At or near the two free ends 302, 304, a pair of fasteners 360 or the like is provided as a means for attaching the neck padding 300 to the base comfort padding 230 in a detachable manner. The fasteners 360 can be provided at or near the ends 302, 304 along the bottom face 320. Any number of different types of fasteners 360 can be used to detachably attach the neck padding 300 to the comfort padding 230. For example, the fasteners 360 can be in the form of a pair of snap fasteners (interlocking parts that snap into engagement until a certain amount of force is applied) that are of one type that snap-lockingly mates with complementary snap fasteners that are associated with the comfort padding 230. The bottom surface 240 of the comfort padding 230 can include the complementary snap fasteners. To detachably attach the neck pad 300 to the comfort padding 230, the neck pad 300 is positioned with its bottom face 320 facing downward and the snap fasteners are mated with one another resulting in attachment therebetween.
In accordance with the present invention, the neck pad 300 is configured so that it includes an electronic communications system 400 that allows communication with another component, such as a mobile telephone. For example and as described in detail below, the electronic communications system 400 is configured to be part of a Bluetooth communications system in which the communications system 400 that is part of the neck pad 300 communicates wirelessly with another device, such as a Bluetooth capable mobile telephone. However, it will be appreciated that the communications system 400 is not limited to being a Bluetooth compatible device but instead, is broadly is a communications module that permits for wired or wireless communication with another device.
Unlike conventional systems, where a principle part of the communications system is secured directly to the outer shell 210 of the helmet 200, the neck pad 300 is the member that carries the components of the communications system 400. More specifically, the communications system 400 includes electronics 410, including a printed circuit board, a battery, etc., and is constructed so that it is disposed in a concealed location. For example, the electronics 410 can be located between the two layers (top and bottom faces 310, 320) so that they are not visible to the wearer. In the illustrated embodiment, the electronics 410 are located within the base portion of the U-shaped structure between the legs thereof. For instance, the electronics 410 can be at least partially covered with the mesh material. Meanwhile controls associated with the communications system are affixed on the exterior of the neckpad and are accessible by the user.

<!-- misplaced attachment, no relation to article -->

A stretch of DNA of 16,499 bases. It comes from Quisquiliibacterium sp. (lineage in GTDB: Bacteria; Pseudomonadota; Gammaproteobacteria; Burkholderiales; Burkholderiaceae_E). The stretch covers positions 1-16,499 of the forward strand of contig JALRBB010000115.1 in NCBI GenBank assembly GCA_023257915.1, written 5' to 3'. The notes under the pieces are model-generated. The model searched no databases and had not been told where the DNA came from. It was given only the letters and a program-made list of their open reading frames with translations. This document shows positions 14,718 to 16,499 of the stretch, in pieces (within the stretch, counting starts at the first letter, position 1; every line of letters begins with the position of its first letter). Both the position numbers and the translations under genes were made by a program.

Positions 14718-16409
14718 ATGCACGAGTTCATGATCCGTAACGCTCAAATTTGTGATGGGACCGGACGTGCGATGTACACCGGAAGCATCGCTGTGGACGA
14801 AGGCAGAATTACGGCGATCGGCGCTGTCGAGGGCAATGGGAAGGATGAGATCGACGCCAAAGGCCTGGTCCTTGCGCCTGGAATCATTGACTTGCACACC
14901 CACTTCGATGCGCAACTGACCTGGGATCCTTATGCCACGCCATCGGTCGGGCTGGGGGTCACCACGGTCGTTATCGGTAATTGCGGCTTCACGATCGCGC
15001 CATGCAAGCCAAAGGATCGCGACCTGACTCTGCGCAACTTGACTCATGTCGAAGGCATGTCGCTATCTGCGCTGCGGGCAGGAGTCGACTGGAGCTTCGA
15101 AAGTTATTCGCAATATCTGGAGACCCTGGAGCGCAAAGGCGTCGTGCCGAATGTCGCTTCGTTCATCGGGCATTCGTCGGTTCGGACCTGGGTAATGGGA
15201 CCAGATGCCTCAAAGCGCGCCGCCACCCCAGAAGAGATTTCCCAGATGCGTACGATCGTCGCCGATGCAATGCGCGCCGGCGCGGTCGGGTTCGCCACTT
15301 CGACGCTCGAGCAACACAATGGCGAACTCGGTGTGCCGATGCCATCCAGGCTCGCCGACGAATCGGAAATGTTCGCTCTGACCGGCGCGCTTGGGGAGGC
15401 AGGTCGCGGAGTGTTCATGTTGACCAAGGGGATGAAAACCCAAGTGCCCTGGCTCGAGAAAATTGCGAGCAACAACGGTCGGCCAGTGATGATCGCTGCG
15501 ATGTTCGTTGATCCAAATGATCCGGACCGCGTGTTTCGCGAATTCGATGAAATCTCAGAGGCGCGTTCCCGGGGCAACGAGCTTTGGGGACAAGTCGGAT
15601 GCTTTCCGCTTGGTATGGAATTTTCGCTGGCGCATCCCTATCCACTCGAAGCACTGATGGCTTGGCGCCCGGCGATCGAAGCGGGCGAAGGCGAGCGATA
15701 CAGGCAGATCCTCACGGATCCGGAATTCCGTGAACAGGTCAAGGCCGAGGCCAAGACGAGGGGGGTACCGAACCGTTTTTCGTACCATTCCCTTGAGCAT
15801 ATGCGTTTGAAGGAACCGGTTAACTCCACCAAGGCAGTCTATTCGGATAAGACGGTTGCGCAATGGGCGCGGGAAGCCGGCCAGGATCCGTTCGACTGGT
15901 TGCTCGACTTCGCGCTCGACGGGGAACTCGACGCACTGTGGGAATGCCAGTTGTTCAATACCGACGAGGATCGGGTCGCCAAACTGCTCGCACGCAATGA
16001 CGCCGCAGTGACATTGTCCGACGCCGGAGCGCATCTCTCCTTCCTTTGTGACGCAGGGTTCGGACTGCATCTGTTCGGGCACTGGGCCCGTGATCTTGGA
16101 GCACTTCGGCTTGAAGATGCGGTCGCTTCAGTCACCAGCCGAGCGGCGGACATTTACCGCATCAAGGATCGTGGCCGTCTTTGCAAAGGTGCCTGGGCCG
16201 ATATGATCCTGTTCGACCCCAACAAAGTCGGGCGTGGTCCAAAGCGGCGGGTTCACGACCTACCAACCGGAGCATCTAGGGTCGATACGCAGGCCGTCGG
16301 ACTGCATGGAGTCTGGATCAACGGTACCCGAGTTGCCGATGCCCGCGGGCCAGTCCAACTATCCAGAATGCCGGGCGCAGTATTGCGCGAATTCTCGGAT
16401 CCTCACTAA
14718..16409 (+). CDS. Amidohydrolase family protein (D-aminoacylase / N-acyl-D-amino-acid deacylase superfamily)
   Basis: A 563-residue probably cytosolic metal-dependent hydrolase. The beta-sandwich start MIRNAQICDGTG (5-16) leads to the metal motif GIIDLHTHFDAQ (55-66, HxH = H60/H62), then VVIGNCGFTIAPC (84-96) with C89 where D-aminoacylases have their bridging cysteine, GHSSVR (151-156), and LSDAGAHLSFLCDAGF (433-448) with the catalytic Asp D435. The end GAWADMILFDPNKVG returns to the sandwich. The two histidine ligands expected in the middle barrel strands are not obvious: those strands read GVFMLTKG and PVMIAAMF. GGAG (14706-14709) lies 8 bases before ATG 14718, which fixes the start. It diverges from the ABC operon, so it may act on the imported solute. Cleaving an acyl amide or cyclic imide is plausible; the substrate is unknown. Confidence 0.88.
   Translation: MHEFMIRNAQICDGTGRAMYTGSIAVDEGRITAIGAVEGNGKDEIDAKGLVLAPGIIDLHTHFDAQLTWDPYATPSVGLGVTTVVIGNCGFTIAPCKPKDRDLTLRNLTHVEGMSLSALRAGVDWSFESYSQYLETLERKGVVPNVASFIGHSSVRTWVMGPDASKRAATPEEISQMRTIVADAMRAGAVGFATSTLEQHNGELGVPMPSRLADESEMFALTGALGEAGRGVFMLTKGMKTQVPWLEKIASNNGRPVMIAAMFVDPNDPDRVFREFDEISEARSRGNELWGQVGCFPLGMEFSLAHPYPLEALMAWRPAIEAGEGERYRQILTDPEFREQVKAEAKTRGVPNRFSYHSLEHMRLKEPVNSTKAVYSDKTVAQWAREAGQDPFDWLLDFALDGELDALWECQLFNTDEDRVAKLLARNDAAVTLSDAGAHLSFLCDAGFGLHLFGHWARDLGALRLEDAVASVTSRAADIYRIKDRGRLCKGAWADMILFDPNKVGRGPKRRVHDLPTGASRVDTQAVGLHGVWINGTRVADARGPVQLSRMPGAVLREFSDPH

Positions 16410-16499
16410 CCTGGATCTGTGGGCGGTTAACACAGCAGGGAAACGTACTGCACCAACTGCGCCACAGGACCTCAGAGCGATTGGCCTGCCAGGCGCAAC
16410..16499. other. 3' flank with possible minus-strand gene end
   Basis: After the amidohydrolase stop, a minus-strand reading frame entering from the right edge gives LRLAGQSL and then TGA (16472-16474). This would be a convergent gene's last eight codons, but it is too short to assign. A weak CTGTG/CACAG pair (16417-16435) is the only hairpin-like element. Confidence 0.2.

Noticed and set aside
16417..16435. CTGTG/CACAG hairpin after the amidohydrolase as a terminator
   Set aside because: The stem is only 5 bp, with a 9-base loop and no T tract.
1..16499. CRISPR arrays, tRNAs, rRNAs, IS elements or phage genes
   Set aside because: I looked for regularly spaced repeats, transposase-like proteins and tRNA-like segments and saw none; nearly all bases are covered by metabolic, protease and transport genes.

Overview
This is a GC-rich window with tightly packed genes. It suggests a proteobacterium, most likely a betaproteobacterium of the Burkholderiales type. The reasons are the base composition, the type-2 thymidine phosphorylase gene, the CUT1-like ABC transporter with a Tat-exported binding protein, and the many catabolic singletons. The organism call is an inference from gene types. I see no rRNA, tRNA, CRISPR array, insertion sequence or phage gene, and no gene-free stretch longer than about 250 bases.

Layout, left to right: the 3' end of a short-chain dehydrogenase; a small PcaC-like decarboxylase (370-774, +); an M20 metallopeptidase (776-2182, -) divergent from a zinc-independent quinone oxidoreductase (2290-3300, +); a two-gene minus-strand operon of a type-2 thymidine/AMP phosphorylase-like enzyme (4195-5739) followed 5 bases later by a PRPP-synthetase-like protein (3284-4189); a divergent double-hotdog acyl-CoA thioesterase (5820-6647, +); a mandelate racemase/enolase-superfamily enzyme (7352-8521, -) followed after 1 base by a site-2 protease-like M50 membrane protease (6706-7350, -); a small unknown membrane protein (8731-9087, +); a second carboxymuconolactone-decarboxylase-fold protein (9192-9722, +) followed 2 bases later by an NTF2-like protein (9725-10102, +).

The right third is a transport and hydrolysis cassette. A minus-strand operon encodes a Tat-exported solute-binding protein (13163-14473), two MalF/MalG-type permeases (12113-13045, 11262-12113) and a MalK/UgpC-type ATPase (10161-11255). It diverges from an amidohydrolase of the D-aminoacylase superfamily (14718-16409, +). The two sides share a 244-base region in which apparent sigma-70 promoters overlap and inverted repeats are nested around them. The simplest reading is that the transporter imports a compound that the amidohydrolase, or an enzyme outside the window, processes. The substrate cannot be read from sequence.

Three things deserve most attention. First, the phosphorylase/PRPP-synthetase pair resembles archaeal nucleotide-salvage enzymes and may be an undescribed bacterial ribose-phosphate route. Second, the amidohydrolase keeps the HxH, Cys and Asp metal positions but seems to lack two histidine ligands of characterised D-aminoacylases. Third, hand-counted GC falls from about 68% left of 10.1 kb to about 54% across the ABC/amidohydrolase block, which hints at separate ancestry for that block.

In yet another embodiment, the electronics 410 can be located in compartment that can be at least selectively accessed under different circumstances in order to access the electronics 410. For example, the neck padding 300 can has a slit or the like through which the electronics 410 can be accessed. The slit can be opened or closed to maintain the electronics 410 within the compartment. For example, the slit can be part of a zipper assembly that permits the operator to simply unzip the zipper to access the electronics 410 in case of malfunction or maintenance, such as battery replacement. Alternatively, the slit can he closed with hook-and-loop type fasteners which similarly can be disengaged to allow access to the electronics 410. To remove the electronics 410, components that are connected thereto are disengaged first or if simple battery replacement is needed, the electronics 410 can be moved to allow access to the battery compartment without disconnecting the other components.
The electronics 410 include at least one speaker 500 that is connected via a wire 510 to the printed circuit board, etc. In the illustrated embodiment, there are two speakers 500 one for each ear of the wearer. A fear face 520 of the at least one speaker 500 can include a mechanical fastener 530, such as a hook and loop type fastener, that permit the speaker 500 to be attached to a target location within the helmet 200. In other words, the hook and loop fasteners 530 of the speakers 500 are of a type that can be attached to the inner material of the helmet 200 by simply pressing the speakers 500 against the inner material at locations that are opposite the ears of the wearer when the helmet 200 is worn. The wires 510 of the speakers 500 are slightly spaced from one another with one being closer to one leg and the other being closer to the other leg. For example, one wire 510 protrudes outwardly from the mesh material near the boundary between the vent portion 320 and one padded section 310 and the other wire 510 protrudes outwardly from the mesh material near the boundary between the vent portion 320 and the other padded section 310. The wires 510 are long enough to permit the speakers 500 to be lifted upwardly and properly positioned along the sides of the comfort padding of the helmet 200. An opposite front face 530 of the speaker 500 includes a soft fabric cover over the speaker itself since this front face 530 seats against or proximate to the wearer's ear.